Dunbar stars drew scouts, now tourney PLAYERS SET BEAT FOR DANCE HERE

March 15, 1995|By Paul McMullen | Paul McMullen,Sun Staff Writer

Reggie Lewis went 0-4, but Reggie Williams went straight to the top.

Gene Shue and Skip Wise didn't get to dance, and Marvin Webster and generations of others who stayed home never even had the chance.

The NCAA Division I tournament makes its first stop in Baltimore tomorrow with four first-round games at the Arena, and its tardy arrival here serves as a reminder of the city's struggle to overcome its days as a basketball backwater.

Baltimore wasn't a must-stop for college recruiters until 1973, when a Dunbar team that featured Wise and Larry Gibson knocked off vaunted DeMatha. Five years later, Baltimore still didn't have a Division I program, and it wasn't until 1990 that Coppin State and Towson State finally gave Baltimore a team in the tournament.

Throughout Baltimore's history in the NCAA tournament, Dunbar High is the common thread. The east side school has long been a magnet for basketball players, and its presence was never greater than in the early 1980s, when Williams and David Wingate took the Poets to prep greatness, then helped Georgetown to its only NCAA title.

The focus of the 1984 NCAA championship game was the battle in the middle between Patrick Ewing and Houston's Hakeem Olajuwon, but the difference in the Hoyas' 84-75 victory was the performance of their young Baltimore duo. Williams, a freshman forward, led Georgetown with 19 points and Wingate, a sophomore guard, had 16.

A year later, Williams and Wingate again made 50 percent or better of their shots in an NCAA final, but Villanova played the perfect game and upset Georgetown, 66-64.

Baltimore colleges are 0-5 in the Division I tournament, and it was another Dunbar grad who provided the locals with their closest call.

Coppin State, fed by players from the Philadelphia area, was routed in its appearances in 1990 and '93, and Loyola, led by three players from Washington, D.C., was similarly brushed aside by Arizona last year, but Towson State's debut in the tournament in 1990 was another matter.

The Tigers, who started five Baltimoreans, were within a basket of No. 1 Oklahoma with six minutes to go. The Sooners pulled away for a 77-68 win, but not before they were schooled for 30 points by Kurk Lee, a 1985 Dunbar grad. A year later, Towson State threw a similar scare into Ohio State before losing by 11.

Baltimore was a latecomer to Division I, but there was nothing second-rate about the Division II basketball played here in the 1970s.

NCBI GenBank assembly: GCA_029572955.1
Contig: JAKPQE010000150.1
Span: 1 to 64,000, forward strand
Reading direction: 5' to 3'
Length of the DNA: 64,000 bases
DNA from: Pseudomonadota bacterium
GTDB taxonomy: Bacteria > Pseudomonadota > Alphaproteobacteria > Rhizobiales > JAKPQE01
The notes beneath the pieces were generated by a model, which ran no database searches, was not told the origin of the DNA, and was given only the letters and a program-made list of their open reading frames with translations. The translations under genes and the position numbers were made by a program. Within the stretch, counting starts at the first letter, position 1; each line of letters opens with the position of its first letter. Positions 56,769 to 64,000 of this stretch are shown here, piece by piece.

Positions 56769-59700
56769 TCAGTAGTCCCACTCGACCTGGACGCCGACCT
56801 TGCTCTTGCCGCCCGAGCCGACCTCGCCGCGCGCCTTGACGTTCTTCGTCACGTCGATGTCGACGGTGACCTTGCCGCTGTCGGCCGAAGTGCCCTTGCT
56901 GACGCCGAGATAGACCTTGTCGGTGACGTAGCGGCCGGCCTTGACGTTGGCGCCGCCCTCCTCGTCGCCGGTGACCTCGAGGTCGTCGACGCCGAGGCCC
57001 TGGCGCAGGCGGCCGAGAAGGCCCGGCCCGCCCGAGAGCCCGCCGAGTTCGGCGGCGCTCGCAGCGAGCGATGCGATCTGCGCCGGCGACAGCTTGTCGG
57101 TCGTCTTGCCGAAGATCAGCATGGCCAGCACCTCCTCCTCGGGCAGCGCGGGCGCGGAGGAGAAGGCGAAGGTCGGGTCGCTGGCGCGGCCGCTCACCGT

Morgan State, with Edmondson High's Marvin Webster building his reputation as the Human Eraser, won the NCAA championship in 1974. Two of its five losses were to UMES, whose star center, Joe Pace, then transferred to Coppin State. Together with Forest Park High's Tony Carter, they led the Eagles to the NAIA title in 1976.

A year later, Towson State finished the regular season atop the Division II poll, and to get there, it had to overcome the University of Baltimore, a rival in the Mason-Dixon Conference. Both teams were stocked with players from City College. Two years later, the South Atlantic Region champ was UMBC.

Frank Szymanski, the Baltimore coach at the time, had previously been the head coach at Drexel in Philadelphia. He was both surprised and delighted to see Division I caliber talent staying home.

"The Catholic League and the public school leagues in Philadelphia were supposed to be hot," Szymanski said, "but the players here were just as good as the ones in Philadelphia. It was a period of time when Baltimore was not a recruiting hotbed. College coaches would drive from Philly right to Washington, and never stop here."

In 1971, when Webster was the city's top big man prospect, the few Division I coaches interested wanted him to first attend junior college. From the Class of 1973, City College's Pat McKinley and Ron Smith were similarly overlooked and went to Towson State and Baltimore, respectively, but that was also the season Baltimore began getting noticed.

Wise was only a junior in 1973, when he scorched DeMatha. Two years later, at Clemson, he became the first freshman to be named first-team All-ACC. Wise never played in the NCAA tournament, as he left Clemson after one year for an ill-fated pro career.

Two other notable Baltimoreans never made it to the tournament.

Gene Shue, from Towson Catholic, set Maryland's scoring record and guided the Terps to the Top 20 as a senior in 1954, but they were stopped by North Carolina State in the first ACC tournament at a time when the NCAA field was limited to 24 teams. Gibson, Wise's teammate at Dunbar, experienced similar frustration in a Terps uniform. He played in the pivot from 1975 to '79, when the Terps won two-thirds of their games but no NCAA bids.

The NCAA memories for other Baltimoreans run the gamut.

* Lee Dedmon, who went to City College, twice led North Carolina in rebounding and was a sophomore when Charlie Scott took the Tar Heels to the Final Four in 1969. Dedmon captained the NIT champs in 1971.

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